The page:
Re: Reliberion (was Re: How To Live In A Simulation)

From: Samantha Atkins (
Date: Sun Mar 18 2001 - 02:16:17 MST wrote:
> Samantha,, wrote, in relevant part:
> >Also, I think we might be in a time-loop where this period is part of
> >the becoming/being of God[s] which then transcend space-time and become
> >part of our being becoming them, if you see what I mean. The awareness
> >and very being is looped upon itself.
> I initially approached the problem of justifying a reliberion in something
> like that fashion, though I somewhat crudely posited that because godlike
> beings could transcend barriers of time, one might currently exist in both
> normal and godlike forms. You would under that theory have reason to pray to
> (or curse) the god you will become. I say "crudely" because how gods
> transcend time remains, to say the least, a bit unclear. Positing that by
> definition a "god" has omnipotence seems a bit of a hack, and handwaving
> about mysterious and as-of-yet undeveloped technologies hardly improves
> matters. So I regard the VR-cum-incubator as a bit more plausible a theory,
> though to say that it places fewer demands on credulity is not to say that it
> rises to the level of believability.

Hmm. The existing "simultaneously" in normal and godlike form is an
interesting twist. I'll give some thought to any interesting seeming
implications later. A Power might be able to transcend time (depending
on how difficult it actually is) without being omnipotent exception in

> >Actually, I think you have a sound beginning of something that is
> >workable. Add to that an ethical side of choosing the type of
> >super/trans/beings we which to become and releasing/transcending our
> >current ideational/emotional/psychological bonds that hold us back and
> >imprinting new patterns and I think you have most of what is needed.
> Those seem like sensible goals writ large, but I am hard-pressed to imagine
> any way to justify ethical precepts except by reference to what might
> actually help one become a god. And given that both Nietzcheans and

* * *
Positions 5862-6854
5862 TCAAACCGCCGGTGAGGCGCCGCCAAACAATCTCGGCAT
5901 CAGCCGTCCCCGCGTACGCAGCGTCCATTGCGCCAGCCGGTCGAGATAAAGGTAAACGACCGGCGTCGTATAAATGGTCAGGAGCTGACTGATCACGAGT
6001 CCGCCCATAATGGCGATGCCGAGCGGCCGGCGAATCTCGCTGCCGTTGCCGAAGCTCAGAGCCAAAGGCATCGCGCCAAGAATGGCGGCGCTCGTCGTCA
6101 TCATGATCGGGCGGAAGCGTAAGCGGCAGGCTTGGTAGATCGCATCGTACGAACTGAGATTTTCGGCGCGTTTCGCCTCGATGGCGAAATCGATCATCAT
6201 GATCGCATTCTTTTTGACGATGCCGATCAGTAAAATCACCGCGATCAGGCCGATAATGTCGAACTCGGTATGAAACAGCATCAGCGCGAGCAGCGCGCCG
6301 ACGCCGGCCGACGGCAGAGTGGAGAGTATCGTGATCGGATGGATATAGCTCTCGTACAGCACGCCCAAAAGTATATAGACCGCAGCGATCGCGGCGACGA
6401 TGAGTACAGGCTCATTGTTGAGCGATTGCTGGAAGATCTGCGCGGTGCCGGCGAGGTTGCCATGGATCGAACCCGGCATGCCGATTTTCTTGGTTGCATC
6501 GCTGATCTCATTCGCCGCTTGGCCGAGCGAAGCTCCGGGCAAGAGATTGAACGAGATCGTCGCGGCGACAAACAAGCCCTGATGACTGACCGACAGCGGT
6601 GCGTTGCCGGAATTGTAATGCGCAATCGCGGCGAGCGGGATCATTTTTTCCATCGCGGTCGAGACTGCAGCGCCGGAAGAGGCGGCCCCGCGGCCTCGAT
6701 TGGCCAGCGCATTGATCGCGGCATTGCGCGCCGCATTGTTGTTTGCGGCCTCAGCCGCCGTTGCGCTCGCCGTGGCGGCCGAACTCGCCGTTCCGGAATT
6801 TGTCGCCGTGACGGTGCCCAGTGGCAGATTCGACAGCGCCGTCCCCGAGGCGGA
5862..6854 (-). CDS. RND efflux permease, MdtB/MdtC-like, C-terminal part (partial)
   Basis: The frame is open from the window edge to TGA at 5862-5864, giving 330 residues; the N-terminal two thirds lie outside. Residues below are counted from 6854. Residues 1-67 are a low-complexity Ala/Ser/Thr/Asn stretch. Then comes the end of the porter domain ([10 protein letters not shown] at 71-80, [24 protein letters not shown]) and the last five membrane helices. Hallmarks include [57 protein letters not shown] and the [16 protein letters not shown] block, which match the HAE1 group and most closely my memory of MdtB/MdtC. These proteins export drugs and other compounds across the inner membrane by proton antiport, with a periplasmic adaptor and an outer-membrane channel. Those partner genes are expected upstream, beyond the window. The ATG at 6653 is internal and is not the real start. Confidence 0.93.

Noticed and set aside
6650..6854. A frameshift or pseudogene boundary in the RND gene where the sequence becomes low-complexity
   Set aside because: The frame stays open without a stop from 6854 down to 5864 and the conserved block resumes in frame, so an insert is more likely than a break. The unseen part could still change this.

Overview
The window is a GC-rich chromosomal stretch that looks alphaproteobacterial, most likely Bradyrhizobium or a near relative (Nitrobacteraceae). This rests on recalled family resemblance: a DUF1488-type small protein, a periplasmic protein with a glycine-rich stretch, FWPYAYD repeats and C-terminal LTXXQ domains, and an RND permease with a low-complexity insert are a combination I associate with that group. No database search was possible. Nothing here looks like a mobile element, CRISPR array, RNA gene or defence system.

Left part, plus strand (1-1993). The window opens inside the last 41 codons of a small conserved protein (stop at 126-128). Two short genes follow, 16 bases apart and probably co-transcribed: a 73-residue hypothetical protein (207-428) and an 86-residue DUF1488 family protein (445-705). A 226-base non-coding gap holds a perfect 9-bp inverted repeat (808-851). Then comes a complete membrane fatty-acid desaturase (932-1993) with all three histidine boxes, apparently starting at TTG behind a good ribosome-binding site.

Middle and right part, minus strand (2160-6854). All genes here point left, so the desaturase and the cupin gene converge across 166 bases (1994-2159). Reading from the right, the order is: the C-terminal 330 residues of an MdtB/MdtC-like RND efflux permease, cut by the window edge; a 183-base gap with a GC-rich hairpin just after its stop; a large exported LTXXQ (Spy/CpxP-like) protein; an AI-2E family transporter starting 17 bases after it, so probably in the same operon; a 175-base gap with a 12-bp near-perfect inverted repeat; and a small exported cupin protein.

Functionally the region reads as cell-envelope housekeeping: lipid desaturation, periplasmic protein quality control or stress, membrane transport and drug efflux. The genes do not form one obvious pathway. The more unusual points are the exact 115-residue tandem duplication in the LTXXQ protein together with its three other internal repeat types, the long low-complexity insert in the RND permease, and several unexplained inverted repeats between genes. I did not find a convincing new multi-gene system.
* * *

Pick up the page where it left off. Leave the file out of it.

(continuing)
> Buddhists pursue an analogous sort of transcendence, it looks unlikely that
> that a general theory will offer one single answer to the problem. But a

Perhaps not a single answer but many science/progress oriented
neo-spiritual/ethical viewpoints would be quite useful in motivating and
inspiring many and in unifying some of the efforts. It is a thought.

> theology of simulation perhaps demands exactly that sort of diversity of
> views, given that the simulation aims to generate new beings in an
> evolutionary--and thus competitive--fashion. So I should think that a
> reliberion of the sort of describe would operate functionally rather than
> substantively, encouraging technologies that promote godhood in general and
> the creation of simulated life in particular and celebrating competition
> between various approaches to that end.

I think that is a bit more limited than what I have in mind. I believe
we need a set of ethical mores and some overarching visions now if we
are to transition from where we are to the Singulatiry and beyond it
with greater chance of surviving and thriving. I don't believe that
focusing on this being a VR or making a VR per se is that central to
that. It is one possible avenue to explore.

>I further think that such a religion might well safe us from a
> >tremendous amount of pain, unrootedness and random, increasingly
> >powerful collisions of differing goal/belief systems as we head toward
> >Singularity. It might we form a core appealing to both spiritual and
> >scientific aspects and people and a crucial point of unity.
> Yes, that's sort of the idea I had in mind: plug the religion meme receptor
> site with a theology that would not cause nearly so much harm, would not
> prove inherently distasteful to self-respecting transhumanists, and that
> might serve some important social coordination functions. I think myself
> singularly (if you'll pardon the pun) unsuited to evangelizing, but I do
> enjoy the rhetorical exercise.

Yes. That is what I was thinking of. I also doubt I would make a good
evangelizer. Although I am tempted to try when the religious memes are
continuously bent against all progress. I personally do believe that
the species faces a great challenge that requires its growth along
ethical, psychological and sociological dimensions as well as along
technological ones. I believe that visions of that work and how to
bring it about are very much about real spirituality. But then I have
all my life been strongly influenced by both spiritual and scientific
memes. But I hardly think I am alone in that. The great dream of
Transcendence beats in the hearts of both.

- samantha

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